Donna Schlachter is a hybrid author. She writes squeaky clean historical and contemporary suspense. She has been published more than fifty times in books, is a member of several writers groups; facilitates a critique group; teaches writing classes; ghostwrites; edits, and judges in writing contests. She loves history and research, traveling extensively for both, and is an avid oil painter.
Do you write in more than one genre? Yes, in historical and contemporary. All contain some romance, some mystery, and are squeaky clean.
Where do you write? What, if any, distractions do you allow? I like to write at home, in my office. Distractions include two large cats, a husband who shares my office, and a basket of laundry that seems to grow exponentially with my lack of time to address it. I also like to write at a local coffee shop once a week so that I can say I do get out from time to time. Oh, yes, and so I can eavesdrop.
What are you currently working on? I am working on a contemporary Christmas romance to be released in November. Set in a mountain town called Christmas Ridge, I feature a woman who leads the local food ministry and a widowed veterinarian with a seven-year-old son.
Who’s your favorite author? Agatha Christie.
How long did it take you to write your first book? About two years, including edits and re-writing, although the first 50,000 words came together in 20 days (NaNoWriMo)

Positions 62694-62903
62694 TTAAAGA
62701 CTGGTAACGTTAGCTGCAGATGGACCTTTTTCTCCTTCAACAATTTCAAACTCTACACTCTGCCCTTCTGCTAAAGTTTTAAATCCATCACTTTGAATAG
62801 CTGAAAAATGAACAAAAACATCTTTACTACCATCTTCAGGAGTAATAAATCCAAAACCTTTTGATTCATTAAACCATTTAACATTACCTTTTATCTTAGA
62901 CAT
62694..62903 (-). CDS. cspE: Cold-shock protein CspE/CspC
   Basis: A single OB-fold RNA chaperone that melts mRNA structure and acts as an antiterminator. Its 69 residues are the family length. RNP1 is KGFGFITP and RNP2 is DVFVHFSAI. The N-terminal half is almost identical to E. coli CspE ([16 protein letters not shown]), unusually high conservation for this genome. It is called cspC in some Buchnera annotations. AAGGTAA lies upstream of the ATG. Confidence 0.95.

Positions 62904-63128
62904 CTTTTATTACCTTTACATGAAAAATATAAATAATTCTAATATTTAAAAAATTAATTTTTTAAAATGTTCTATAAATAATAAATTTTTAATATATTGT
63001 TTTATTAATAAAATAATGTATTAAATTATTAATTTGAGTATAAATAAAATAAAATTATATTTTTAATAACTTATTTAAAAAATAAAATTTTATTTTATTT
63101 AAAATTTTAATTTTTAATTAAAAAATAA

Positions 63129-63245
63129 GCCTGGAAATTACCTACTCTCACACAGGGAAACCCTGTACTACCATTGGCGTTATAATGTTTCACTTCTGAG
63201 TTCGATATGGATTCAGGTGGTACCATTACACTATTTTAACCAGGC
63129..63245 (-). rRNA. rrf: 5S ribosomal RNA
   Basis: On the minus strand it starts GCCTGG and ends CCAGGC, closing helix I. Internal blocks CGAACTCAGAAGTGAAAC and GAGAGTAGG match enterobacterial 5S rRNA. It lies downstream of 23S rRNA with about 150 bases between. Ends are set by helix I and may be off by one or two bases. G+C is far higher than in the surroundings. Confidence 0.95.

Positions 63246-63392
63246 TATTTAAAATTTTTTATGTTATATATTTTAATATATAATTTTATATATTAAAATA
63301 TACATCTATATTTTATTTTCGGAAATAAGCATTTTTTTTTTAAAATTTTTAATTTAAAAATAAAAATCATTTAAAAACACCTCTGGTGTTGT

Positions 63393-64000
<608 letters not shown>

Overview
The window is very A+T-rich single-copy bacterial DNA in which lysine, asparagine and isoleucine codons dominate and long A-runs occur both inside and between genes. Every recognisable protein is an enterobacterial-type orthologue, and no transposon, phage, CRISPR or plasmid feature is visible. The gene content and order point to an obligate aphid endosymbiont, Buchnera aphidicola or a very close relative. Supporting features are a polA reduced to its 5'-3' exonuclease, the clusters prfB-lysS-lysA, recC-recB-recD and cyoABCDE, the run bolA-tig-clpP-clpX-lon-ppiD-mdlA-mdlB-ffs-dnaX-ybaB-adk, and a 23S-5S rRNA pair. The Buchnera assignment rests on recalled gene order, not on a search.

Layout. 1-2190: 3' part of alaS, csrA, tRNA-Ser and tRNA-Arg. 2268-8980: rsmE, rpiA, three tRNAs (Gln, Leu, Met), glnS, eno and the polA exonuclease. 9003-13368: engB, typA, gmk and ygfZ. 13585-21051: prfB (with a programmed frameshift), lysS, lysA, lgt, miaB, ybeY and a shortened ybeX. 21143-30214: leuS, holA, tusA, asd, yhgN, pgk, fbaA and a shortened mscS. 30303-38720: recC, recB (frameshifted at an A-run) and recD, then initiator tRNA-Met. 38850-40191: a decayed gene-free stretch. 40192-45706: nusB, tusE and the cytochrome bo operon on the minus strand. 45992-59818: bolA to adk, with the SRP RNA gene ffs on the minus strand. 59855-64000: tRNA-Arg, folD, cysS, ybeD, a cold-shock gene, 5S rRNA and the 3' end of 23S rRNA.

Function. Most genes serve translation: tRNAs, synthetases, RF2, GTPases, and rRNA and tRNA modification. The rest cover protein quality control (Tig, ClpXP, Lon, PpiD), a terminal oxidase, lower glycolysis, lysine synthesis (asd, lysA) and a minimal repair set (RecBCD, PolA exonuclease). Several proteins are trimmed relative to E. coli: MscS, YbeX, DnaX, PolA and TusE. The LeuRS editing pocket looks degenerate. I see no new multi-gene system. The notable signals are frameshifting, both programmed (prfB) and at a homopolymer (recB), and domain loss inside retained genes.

How long to get it published? Twelve years.
How do you come up with character names? For historical, gravestones in cemeteries. Or a contest in one of my newsletters, as with this book. Her name is Edith. A strong name for a strong woman.
What’s the most challenging thing about writing characters from the opposite sex? I want my men to sound like men, not like masculine women. Tricky until I took a course at a writer’s conference that explained how men talk to each other and how they talk to women. Eye-opening.
Do you have subplots? If so, how do you weave them into the novel’s arc? I always have subplots, most of which come from one of my main character’s interests or job. I weave them in like spaghetti, and most often, they culminate at the end and are part of the main plot.
Looking to the future, what’s in store for you? I am committed to several multi-author projects for books in 2023 and still have a couple of my own series I want to continue, as well as noodling around ideas for a brand new series.